Is a House Vote Required to Release the Clemens Tape?

Last week the Clemens defense team asked the judge to grant it access to the audiotape of the February 5, 2008 deposition in which congressional staff questioned Clemens regarding his use of steroids. COGR had previously provided the prosecution and defense with the transcript of this deposition, at which Clemens made many of the alleged false statements with which he is charged, but the tape has apparently never been released. According to this report, however, “a lawyer for the House appeared in court Wednesday and told U.S. District Judge Reggie Walton that the House clerk has the tape and it can only be released by a House resolution.”

I infer from the House’s position that the tape has been archived under House Rule VII, which provides in part that “[a]t the end of each Congress, the chairman of each committee shall transfer the records to the Clerk any noncurrent records of such committee.” Once the records have been transferred to the Clerk (who stores them at the Center for Legislative Archives in the National Archives), their public availability is governed by other provisions of Rule VII.

Any committee record that was not public prior to archiving will remain unavailable to the public for at least 30 years (unless an order of the committee during the Congress in which the record was created provides for a different period). However, more sensitive committee records, such as “[a]n investigative record that contains personal data relating to a specific living person (the disclosure of which would be an unwarranted invasion of personal privacy) . . . or a record relating to a hearing that was closed under clause 2(g)(2) of rule XI,” are kept closed for 50 years. Thus, under normal circumstances the Clemens tape would not be available to the public until 2038 at the earliest, and possibly not until 2058.

If Clemens issues a subpoena for the tape, however, as the article indicates he will, Rule VII would not provide the governing authority. House Rule VIII governs responses to subpoenas, and Clause 5(a) of Rule VII provides that “[t]his rule does not supersede rule VIII.” Thus, it would seem that the tape would have to be produced in response to a subpoena unless the provisions of Rule VIII dictate otherwise.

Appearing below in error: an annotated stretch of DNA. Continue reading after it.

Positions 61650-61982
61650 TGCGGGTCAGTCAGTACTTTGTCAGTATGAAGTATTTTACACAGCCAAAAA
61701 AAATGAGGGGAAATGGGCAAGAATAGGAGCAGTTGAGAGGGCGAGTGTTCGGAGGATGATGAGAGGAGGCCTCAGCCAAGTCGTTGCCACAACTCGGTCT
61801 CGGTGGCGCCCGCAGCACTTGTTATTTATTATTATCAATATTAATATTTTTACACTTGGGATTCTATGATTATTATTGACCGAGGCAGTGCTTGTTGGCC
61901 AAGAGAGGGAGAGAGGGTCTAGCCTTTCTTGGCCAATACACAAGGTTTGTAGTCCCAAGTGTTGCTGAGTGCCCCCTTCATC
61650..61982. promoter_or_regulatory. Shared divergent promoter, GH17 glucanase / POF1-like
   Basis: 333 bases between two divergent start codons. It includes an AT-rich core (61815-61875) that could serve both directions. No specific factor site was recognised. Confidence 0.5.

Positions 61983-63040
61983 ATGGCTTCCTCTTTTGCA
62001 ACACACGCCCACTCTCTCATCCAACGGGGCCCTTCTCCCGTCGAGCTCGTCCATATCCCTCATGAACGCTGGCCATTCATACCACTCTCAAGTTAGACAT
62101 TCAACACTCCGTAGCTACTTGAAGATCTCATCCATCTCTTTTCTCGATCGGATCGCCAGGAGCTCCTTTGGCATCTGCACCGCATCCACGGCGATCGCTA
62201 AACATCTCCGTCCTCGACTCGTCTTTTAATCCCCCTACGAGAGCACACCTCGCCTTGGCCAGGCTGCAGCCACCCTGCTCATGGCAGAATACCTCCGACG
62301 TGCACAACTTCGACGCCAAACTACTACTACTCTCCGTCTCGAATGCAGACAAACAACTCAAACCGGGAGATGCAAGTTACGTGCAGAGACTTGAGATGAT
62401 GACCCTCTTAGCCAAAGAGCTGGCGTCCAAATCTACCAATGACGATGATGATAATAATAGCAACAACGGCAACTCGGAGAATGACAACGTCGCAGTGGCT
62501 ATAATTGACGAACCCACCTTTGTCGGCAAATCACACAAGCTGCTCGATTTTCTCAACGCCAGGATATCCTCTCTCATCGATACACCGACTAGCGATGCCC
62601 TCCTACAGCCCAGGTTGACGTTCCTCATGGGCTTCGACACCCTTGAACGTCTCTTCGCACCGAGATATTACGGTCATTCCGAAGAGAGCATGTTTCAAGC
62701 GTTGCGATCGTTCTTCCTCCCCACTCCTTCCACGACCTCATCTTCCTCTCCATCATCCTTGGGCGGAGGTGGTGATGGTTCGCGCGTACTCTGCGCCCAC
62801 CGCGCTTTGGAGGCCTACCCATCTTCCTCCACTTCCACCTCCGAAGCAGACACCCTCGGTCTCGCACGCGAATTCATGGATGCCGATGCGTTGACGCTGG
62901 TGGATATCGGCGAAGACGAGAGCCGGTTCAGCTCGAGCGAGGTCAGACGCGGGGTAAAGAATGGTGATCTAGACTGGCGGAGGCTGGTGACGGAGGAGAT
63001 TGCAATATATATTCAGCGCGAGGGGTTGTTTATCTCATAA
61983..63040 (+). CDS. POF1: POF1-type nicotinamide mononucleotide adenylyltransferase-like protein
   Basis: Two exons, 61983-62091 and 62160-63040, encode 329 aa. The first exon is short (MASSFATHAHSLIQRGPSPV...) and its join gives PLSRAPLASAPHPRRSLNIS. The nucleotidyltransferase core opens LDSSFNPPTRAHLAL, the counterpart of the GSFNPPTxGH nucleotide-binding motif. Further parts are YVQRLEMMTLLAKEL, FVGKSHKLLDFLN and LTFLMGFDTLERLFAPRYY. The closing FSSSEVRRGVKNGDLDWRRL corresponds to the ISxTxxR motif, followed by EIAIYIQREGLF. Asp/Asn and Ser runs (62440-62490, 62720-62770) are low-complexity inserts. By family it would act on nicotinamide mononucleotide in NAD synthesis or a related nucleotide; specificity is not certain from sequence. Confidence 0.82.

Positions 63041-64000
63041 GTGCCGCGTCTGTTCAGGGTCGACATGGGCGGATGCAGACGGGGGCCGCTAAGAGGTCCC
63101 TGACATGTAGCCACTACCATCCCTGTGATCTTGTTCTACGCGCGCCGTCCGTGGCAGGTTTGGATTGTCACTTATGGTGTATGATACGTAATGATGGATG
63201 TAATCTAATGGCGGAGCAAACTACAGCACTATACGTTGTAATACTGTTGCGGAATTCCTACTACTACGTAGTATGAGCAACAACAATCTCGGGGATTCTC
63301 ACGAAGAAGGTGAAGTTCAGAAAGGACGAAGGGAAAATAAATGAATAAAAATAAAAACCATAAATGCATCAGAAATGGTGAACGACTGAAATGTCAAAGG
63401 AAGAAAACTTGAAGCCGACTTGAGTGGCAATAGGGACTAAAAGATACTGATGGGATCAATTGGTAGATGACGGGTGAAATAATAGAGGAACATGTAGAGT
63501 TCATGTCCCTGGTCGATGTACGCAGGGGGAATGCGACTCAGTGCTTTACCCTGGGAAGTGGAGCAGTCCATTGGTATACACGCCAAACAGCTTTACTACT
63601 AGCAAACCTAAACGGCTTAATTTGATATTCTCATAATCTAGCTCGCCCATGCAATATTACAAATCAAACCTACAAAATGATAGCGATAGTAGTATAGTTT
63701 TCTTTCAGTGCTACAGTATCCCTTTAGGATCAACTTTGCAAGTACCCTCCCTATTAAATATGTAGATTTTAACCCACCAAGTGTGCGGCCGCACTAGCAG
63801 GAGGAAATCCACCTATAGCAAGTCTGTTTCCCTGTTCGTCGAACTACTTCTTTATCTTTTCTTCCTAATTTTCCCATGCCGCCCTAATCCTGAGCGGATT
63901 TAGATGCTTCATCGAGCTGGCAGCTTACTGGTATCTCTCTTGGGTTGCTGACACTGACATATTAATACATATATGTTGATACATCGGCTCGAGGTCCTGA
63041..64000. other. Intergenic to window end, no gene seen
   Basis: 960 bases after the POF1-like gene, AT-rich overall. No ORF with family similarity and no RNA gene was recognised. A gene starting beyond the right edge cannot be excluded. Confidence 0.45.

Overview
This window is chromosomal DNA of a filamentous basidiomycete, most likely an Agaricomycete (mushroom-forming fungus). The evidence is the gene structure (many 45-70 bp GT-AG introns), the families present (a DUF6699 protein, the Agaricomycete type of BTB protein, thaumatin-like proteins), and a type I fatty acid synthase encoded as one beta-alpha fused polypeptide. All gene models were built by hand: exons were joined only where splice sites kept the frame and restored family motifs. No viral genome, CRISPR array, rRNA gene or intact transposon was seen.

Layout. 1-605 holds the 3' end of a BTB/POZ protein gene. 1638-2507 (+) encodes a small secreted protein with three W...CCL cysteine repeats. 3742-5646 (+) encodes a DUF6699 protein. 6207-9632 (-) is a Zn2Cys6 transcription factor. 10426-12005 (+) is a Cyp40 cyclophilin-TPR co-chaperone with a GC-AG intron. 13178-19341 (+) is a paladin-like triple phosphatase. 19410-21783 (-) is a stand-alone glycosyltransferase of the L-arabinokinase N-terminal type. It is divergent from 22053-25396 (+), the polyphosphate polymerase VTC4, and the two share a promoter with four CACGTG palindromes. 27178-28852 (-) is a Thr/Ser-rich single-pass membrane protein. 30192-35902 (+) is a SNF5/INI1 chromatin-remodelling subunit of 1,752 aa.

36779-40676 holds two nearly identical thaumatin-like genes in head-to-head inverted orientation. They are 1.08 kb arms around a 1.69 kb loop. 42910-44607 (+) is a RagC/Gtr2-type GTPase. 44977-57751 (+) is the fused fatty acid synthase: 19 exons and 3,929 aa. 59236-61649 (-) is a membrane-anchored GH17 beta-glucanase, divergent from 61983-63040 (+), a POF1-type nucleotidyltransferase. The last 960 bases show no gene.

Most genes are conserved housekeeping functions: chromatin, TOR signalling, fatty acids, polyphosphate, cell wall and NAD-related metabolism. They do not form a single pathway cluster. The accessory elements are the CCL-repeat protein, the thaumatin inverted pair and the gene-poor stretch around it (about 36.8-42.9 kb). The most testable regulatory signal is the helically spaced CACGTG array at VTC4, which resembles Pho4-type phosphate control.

One relevant part of Rule VIII is the requirement that the recipient of a subpoena certify that compliance would be “consistent with the rights and privileges of the House.” Since the audiotape of the Clemens would be privileged under the Speech or Debate Clause (at least in the D.C. Circuit), it might be argued that producing it would be inconsistent with the rights and privileges of the House. But it would seem odd to say that this provision requires a vote of the House to release the audiotape. After all, COGR has acted as the holder of the privilege in the Clemens case and has chosen to assert or waive the privilege in various contexts. Why would permission of the House be required to waive the privilege as to the tape?

The only other relevant provision is Clause 6(b) of Rule VIII, which provides that “[u]nder no circumstances may minutes or transcripts of executive sessions, or evidence of witnesses in respect thereto, be disclosed or copied.” The term “executive session” most clearly refers to committee meetings or hearings that are closed by a vote of the committee pursuant to House Rule VI. House parlance often uses the term “executive session materials” to refer more broadly to non-public materials, particularly of an investigative nature, but I am not sure whether there is any specific House precedent as to whether those materials generally, or staff depositions in particular, would qualify as “executive session” within the meaning of Clause 6(b). Absent such precedent, I would expect that the Parliamentarians would be consulted on the proper interpretation of Clause 6(b).

Even if staff depositions are considered to be “executive sessions” under Clause 6(b) of Rule VIII, however, it seems very doubtful that this provision would justify withholding of the tape under the present circumstances. After all, the “transcript” of this “executive session” has already been released. Any interest that the House might have had in keeping the deposition confidential has already been eliminated.

I could be wrong, but I am skeptical that the Parliamentarians would insist on a vote of the House under these circumstances.